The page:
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Cannabis Investing 101

April 24, 2020 · 7 minute read

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Cannabis Investing 101

If there is an opportunity for growth in a new or hot industry, investors will likely flock to it. The cannabis business is no exception. But while this is technically feasible, it doesn’t mean that it’s likely or that it’s easy to do.

The cannabis industry has been on a wild ride over the last few years. Although stock prices fluctuated wildly a few years ago, they’ve majorly declined over the past year.

This is not entirely surprising. Any investment that provides an opportunity for significant growth must present a corresponding risk. This is true of all investments, not just those within the cannabis industry.

And in cannabis’ case, a number of investors had extremely high expectations that were bound to be disappointed. In addition to the risk of being a new and volatile industry, there are also risks that are specific to the marijuana industry, such as legality and regulation.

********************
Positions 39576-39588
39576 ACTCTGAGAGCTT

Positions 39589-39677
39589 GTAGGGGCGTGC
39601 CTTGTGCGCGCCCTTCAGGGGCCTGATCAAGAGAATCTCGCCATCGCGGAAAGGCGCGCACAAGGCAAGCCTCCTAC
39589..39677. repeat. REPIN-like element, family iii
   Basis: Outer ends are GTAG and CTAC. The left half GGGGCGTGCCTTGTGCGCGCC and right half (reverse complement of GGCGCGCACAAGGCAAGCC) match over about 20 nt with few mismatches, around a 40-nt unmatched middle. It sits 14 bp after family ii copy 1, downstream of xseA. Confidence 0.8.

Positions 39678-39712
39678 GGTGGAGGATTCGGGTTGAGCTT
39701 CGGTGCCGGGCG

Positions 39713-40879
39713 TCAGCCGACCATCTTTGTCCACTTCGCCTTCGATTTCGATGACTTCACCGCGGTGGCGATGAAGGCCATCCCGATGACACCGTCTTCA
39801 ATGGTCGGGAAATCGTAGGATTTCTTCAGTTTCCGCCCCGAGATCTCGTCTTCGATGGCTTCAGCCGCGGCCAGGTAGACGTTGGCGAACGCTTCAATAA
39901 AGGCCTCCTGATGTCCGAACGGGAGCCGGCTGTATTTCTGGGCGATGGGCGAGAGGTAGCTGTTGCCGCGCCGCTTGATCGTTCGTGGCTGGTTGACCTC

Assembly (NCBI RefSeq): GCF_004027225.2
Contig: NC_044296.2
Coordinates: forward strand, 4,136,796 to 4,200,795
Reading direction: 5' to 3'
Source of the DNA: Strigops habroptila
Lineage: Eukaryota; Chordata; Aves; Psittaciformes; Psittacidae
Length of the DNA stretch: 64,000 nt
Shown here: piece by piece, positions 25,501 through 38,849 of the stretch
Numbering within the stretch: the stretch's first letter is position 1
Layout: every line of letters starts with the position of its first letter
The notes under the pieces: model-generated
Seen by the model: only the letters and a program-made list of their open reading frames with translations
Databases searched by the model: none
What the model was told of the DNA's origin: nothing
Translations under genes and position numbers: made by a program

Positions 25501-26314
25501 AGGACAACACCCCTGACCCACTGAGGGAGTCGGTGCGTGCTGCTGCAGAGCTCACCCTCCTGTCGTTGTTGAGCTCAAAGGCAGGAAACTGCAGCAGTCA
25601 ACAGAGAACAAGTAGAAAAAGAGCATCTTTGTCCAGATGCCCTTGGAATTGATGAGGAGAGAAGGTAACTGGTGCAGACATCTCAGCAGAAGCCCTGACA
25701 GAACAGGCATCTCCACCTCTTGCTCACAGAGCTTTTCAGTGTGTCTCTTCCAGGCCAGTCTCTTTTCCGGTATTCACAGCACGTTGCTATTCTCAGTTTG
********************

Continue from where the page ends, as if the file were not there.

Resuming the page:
If you’re interested in investing in cannabis stocks, you’ll likely want to have a full understanding of the risks involved. For those who have a taste for investing in cannabis, here’s a primer to help you get started.

Investing in Cannabis

Before diving right into the question of how to invest in cannabis stocks, it helps to understand the general landscape of the cannabis industry. The regulation of the industry makes it unique.

Marijuana is big business, and although it’s grown as new markets open up, that growth hasn’t been reflected in the recent marketplace. According to a report by BDS Analytics , “legal cannabis sales at dispensaries across Arizona, California, Colorado, Oregon, and Nevada reached a combined $582.9 million, a nine percent decrease the trailing month and a 15 percent increase from the prior September.”

There are various potential reasons for this: a standard decline in sales in September, as well as recent studies on the harmful effects of vaping, which may have warned away buyers and customers.

And there are the legal hurdles to consider.

Currently, over 30 states , as well as Puerto Rico, Guam, Washington D.C., and the U.S. Virgin Islands allow doctors to prescribe cannabis for medical use, and 14 states and territories have legalized marijuana for recreational use in some form.